"It's a way of really being able to execute what we study in school as far as trying to make a difference through public service and reaching out to areas you are not normally able to reach out to," added fellow UEP student Quincy Chang ('08).

Did you participate in hurricane recovery efforts in the Gulf Coast region? Share your experience with us for possible inclusion in future coverage.

The participants also valued the opportunity to bond with one another in such an important way. Upon their return to campus, they reflected on the meaning of the journey.

"It was truly amazing to be able to meet all these people from Tufts who I never would have met," said Bornstein. "The trip really added to my Tufts experience in a meaningful way."

Rosen agreed. "I was truly inspired to be working with a group of such talented, genuine, intelligent, and caring people."


A scene from coastal Mississippi.

"The Gulf Coast is still hurting"

Much of what still needs to be done on the Coast involves clearing the mounds of garbage still lining the streets. The trash, combined with the homes that were destroyed, has left much of the region unlivable. Children's toys, cooking supplies, hospital records and library books litter the ground in area parks and beaches.

"It may not seem like we're doing much, but walking along the beach, where everything is completely destroyed, you realize that there's just an unbelievable amount of clean up to still be done," said freshman Elizabeth Fusco (A'09).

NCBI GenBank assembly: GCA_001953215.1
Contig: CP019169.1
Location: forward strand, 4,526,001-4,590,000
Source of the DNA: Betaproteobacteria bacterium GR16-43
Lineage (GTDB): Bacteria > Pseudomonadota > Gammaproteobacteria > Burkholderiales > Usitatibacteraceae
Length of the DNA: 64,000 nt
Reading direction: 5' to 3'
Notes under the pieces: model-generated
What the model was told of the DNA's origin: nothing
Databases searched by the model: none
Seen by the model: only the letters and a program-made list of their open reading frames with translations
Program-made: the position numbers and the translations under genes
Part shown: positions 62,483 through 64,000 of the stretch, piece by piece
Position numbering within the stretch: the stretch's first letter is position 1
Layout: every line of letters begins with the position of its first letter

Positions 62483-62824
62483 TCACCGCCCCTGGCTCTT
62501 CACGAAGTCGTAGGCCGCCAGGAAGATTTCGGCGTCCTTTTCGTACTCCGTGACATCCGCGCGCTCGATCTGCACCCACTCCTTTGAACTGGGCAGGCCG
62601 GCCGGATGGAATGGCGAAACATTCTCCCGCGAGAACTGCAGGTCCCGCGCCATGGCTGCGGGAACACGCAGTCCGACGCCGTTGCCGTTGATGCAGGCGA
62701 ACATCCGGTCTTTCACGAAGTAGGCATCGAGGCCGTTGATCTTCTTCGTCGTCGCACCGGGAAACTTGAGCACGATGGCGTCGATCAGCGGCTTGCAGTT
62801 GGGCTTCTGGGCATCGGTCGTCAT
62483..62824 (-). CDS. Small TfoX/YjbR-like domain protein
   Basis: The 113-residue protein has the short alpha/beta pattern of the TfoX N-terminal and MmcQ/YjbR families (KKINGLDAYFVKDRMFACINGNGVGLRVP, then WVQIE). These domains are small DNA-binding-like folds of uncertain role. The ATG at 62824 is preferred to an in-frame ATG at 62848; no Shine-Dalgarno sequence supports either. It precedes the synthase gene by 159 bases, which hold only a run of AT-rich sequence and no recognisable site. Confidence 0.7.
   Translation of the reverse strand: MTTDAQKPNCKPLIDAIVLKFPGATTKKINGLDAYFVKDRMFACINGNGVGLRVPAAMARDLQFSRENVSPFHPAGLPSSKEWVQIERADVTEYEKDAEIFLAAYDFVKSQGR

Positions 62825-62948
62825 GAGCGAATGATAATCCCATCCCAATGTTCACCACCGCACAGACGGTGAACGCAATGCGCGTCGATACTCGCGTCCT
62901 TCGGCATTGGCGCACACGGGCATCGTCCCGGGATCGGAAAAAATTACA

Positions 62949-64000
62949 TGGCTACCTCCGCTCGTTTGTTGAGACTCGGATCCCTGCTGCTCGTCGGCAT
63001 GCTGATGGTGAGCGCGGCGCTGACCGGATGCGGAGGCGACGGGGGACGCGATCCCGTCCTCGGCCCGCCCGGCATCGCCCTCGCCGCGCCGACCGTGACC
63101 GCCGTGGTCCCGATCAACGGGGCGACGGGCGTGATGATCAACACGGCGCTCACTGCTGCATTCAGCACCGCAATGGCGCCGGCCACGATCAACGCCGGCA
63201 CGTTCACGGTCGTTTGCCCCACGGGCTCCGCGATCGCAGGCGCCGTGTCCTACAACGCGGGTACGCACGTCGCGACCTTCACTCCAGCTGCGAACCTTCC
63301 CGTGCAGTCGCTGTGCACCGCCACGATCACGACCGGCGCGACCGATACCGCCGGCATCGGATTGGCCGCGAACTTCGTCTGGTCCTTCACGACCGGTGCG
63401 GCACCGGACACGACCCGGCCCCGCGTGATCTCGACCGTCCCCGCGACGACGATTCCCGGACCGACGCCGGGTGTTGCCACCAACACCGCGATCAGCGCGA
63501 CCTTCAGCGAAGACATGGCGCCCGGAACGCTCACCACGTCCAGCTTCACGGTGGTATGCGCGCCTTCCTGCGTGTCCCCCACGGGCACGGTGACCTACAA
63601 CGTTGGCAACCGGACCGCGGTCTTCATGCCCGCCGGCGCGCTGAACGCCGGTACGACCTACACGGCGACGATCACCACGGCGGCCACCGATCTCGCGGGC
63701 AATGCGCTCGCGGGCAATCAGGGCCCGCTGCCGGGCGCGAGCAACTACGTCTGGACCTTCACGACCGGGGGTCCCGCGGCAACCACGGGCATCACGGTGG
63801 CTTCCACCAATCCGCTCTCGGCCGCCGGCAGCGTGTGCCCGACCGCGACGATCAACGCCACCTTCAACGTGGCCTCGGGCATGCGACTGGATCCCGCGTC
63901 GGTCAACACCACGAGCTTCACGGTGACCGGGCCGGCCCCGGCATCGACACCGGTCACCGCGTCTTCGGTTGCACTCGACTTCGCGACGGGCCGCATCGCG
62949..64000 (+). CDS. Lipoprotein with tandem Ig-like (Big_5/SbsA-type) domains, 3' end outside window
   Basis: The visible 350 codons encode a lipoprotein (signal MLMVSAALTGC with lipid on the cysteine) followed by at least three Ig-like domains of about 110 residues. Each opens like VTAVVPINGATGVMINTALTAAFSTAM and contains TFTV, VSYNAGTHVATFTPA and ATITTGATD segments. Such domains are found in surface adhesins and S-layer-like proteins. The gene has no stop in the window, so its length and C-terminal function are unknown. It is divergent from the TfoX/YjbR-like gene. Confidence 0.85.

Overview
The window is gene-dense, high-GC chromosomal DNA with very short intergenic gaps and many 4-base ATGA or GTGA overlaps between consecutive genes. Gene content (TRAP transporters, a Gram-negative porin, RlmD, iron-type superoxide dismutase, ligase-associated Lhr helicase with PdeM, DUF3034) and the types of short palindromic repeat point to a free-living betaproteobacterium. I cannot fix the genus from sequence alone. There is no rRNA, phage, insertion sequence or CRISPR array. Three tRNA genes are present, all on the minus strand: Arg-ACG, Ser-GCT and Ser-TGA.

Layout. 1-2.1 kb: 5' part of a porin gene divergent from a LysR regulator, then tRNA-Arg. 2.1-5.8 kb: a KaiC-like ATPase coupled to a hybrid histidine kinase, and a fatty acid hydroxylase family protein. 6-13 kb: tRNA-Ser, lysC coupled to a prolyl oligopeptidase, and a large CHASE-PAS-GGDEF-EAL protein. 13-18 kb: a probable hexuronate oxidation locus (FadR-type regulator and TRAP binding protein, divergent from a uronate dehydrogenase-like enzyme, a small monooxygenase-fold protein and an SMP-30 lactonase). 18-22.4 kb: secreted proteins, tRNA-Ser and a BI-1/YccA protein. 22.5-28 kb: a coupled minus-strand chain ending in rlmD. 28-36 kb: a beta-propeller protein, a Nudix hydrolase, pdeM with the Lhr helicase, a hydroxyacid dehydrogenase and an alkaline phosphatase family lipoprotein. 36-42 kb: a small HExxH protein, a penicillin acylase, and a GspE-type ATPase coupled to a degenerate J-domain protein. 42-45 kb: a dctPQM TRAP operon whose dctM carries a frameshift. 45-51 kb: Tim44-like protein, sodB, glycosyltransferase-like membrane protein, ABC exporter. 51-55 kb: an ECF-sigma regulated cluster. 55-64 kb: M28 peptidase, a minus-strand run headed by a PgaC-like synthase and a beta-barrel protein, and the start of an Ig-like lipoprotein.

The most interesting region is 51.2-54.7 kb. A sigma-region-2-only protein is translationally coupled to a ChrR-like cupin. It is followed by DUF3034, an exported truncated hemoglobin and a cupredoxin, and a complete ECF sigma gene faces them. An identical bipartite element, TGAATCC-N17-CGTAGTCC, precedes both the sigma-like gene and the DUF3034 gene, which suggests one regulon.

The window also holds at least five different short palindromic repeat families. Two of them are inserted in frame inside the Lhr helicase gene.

"It doesn't have to take years and millions of dollars to make a difference."

— Nicole Guanzon ('08)

One group of Tufts students spent a day clearing branches, garbage and fallen trees from a park in the Bayou View area of Gulfport. By evening, the park was clean and safe to walk through again.

"It showed that it doesn't have to take years and millions of dollars to make a difference," said UEP graduate student Nicole Guanzon ('08).

"There was a man that came through with his dogs, saying his dogs meant everything to him and he used to walk them everyday through the park, but since the storm he couldn't walk there," recounted Shaina Tofias (A'06). "But as we cleaned up he walked through and thanked us."

The students also visited the house of Verlon Herbert, whose son had seen a TV advertisement about the cleanup efforts and called for help.

When the volunteers arrived, they spent the morning spackling the walls, painting and filling in cracks, removing floor tiles and discarding damaged goods. Herbert tearfully struggled to part with her belongings.

"It's so hard, but I feel so blessed and grateful that you're here," she said.

While some students helped Herbert, others made their way up and down the streets asking other families if they needed any help.

"Our efforts were small, and it is going to take countless more people to do what we did in order to make true progress in the region," said Rosen. "I hope that people realize that even though the media frenzy over the hurricane is over, the Gulf Coast is still hurting."

Profile written by Rebecca Dince, Class of 2006

Rebecca Dince, a native of Brooklyn, New York, is a political science major and a communications and media studies minor. She has been a features editor at the Tufts Daily and has written for the Brooklyn Daily Eagle. Rebecca spent the fall of 2004 studying at the University of New South Wales in Sydney, Australia. She spent the summer interning for NBC News' Political Unit in New York City.

Photos by Melody Ko, University Photographer

This story originally ran on Feb. 6, 2006